During the regulatory comment period, a multitude of issues were raised on virtually every provision of COPPA.   Of particular significance was how parental consent could be verified and yet not be “unduly burdensome”; what constituted “reasonable” security procedures; and whether self-regulation and safe harbor principles constituted adequate compliance mechanisms at all.  Although these issues were addressed in detail by the FTC in its 27-page final rule, in general the Commission’s decisions tended toward the less-restrictive, more liberal interpretations in almost every provision, in order to “strike an appropriate balance between maintaining children’s access to the Internet, preserving the interactivity of the medium, and minimizing potential burdens of compliance on companies, parents, and children” with the Act’s goals of protecting children’s information online.
 

Safe Harbor

“Safe harbor” programs are sets of guidelines for industry to use of their own volition, which have been approved by the government as being in compliance with a particular rule or law.  That is, if a business follows the guidelines set out by the safe harbor, that business will be deemed to be in compliance with the law. The safe harbor agent also monitors and assesses compliance. The FTC approves safe harbor programs through a formal application process that includes review and public comment. Safe harbor principles were also a key component of the recent U.S. Department of Commerce participation in the European Commission’s Directive on Data Protection, wherein the parties agreed to abide by a set of guidelines on the protection of personal information in certain European countries (see Welcome to Safe Harbor).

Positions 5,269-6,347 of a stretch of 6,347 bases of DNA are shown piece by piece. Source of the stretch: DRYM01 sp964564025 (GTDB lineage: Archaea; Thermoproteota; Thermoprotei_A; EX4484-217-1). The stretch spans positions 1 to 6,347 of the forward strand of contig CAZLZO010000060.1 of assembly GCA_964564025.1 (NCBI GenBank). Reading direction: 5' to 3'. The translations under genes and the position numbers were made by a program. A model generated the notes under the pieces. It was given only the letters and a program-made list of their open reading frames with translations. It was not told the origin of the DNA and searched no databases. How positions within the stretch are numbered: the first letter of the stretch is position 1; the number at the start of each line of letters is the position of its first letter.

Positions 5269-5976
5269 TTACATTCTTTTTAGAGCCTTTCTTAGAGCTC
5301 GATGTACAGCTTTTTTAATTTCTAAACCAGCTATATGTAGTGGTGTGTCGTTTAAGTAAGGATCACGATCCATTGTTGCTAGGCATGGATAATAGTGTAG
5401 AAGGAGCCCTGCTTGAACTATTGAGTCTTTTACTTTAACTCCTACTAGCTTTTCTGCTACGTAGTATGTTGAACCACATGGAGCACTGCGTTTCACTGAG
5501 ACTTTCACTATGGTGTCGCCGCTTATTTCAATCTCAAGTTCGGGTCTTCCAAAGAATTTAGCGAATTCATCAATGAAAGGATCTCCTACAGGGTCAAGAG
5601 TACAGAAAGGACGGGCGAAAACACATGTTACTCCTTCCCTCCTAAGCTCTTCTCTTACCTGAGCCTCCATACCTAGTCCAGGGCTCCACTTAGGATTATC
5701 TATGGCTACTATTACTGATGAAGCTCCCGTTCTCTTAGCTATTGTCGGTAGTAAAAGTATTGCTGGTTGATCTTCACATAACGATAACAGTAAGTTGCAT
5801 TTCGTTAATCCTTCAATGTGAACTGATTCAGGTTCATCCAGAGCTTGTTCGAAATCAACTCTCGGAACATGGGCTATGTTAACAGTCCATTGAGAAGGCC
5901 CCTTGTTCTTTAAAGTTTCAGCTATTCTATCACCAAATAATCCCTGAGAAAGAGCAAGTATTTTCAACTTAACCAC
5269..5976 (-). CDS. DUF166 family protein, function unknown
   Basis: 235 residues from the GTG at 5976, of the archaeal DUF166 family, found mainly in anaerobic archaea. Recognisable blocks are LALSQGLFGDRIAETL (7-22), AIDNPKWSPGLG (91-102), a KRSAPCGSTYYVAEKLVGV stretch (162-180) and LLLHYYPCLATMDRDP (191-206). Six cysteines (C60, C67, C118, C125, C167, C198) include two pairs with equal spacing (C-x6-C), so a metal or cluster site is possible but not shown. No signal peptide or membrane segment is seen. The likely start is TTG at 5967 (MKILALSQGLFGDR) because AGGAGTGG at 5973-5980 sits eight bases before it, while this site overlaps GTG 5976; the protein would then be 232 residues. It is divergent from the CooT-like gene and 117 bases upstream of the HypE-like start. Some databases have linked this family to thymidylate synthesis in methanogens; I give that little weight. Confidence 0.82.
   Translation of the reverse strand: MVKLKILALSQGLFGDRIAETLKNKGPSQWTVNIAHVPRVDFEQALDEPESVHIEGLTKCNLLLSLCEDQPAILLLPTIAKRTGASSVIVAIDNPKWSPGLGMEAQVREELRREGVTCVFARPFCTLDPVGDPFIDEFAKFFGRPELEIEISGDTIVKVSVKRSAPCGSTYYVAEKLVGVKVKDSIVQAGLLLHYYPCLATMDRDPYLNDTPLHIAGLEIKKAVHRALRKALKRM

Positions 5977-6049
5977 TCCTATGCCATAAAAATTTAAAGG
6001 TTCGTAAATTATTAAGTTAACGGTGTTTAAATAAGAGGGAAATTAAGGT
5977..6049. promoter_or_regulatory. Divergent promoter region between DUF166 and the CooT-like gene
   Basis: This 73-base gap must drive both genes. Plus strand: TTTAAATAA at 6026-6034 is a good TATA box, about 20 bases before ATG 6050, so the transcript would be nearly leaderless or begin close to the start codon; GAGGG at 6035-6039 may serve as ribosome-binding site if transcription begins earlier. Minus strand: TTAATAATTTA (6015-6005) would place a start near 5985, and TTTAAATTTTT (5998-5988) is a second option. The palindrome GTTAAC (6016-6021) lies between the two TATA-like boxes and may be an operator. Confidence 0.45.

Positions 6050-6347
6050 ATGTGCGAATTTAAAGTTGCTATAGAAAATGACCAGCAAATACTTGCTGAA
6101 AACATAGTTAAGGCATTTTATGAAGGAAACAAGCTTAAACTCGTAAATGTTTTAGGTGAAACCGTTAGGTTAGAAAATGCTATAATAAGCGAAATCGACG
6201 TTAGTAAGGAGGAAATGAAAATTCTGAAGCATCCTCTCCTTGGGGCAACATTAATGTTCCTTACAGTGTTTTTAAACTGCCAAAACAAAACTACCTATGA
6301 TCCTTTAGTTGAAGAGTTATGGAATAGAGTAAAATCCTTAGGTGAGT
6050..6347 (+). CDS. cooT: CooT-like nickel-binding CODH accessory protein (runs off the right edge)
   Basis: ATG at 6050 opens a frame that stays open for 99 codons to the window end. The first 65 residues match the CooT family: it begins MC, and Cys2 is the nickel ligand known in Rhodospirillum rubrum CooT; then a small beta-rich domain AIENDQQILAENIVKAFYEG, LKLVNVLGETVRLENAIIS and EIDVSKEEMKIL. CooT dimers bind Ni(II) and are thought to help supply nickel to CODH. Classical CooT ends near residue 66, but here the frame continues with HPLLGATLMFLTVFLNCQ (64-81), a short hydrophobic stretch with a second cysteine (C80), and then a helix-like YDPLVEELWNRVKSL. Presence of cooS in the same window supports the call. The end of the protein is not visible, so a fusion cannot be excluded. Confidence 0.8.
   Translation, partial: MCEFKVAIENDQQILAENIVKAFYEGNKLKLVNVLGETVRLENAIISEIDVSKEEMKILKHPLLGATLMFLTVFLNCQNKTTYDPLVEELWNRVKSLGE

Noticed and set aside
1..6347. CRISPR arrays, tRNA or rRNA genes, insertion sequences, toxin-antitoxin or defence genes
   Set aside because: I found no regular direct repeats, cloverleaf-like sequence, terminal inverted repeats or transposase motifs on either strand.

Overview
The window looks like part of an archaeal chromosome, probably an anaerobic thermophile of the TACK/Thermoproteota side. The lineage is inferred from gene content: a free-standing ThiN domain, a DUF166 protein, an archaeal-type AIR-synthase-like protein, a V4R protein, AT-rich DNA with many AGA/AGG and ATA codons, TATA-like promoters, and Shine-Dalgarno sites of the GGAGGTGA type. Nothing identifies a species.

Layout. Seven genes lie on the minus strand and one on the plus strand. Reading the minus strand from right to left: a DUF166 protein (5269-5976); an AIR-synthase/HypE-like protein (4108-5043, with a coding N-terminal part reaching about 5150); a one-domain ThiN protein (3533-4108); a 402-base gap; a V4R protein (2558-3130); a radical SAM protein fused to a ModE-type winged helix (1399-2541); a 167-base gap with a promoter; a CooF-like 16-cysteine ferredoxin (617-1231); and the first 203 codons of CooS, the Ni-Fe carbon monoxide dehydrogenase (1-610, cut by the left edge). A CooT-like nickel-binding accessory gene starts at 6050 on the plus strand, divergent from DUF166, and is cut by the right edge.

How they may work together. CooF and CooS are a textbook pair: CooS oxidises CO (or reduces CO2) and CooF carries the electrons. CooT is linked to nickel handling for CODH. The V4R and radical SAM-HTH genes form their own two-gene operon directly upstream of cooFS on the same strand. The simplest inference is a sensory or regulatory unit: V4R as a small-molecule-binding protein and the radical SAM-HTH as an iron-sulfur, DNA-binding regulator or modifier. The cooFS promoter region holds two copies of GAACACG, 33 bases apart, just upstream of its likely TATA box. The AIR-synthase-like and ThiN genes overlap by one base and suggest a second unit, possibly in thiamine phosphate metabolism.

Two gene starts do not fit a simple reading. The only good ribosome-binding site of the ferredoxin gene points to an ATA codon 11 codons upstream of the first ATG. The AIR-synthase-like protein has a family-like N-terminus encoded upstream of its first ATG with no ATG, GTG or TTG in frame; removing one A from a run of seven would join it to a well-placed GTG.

Under COPPA to date, the FTC has granted safe harbor status to three independent organizations: TRUSTe, a private non-profit “trustmark” issuer; the Children’s Advertising Review Unit (CARU) of the Council of Better Business Bureaus, and ESRB Privacy Online, a division of the Entertainment Software Rating Board.  Each of these organizations proposed to the FTC a set of almost identical guidelines to which websites catering to children would have to adhere to in order to meet the demands of COPPA.  In their application, websites would provide the safe harbor with sufficient information to determine whether the site was in compliance with the rules.  If accepted, the website would then consent to periodic monitoring of its practices, and be expected to comply with requests to change practices to meet the rules.

 

Fair Information Principles

The underlying tenets for private sector participation in privacy regulation came out of an advisory committee of the U.S. Department of Health Education and Welfare in the early 1970’s where they subsequently formed the basis for the Privacy Act of 1974, the legislation that protects personal information collected and maintained by the government.  The Clinton Administration actively supported the implementation of “meaningful, consumer-friendly, self-regulatory regimes to protect privacy” (NTIA, 1998).  These regimes were based on a combination of what was then called “fair information principles” which provided substantive rules as well as the means to ensure that consumers know about the rules, that companies comply with them, and that consumers have recourse for injuries.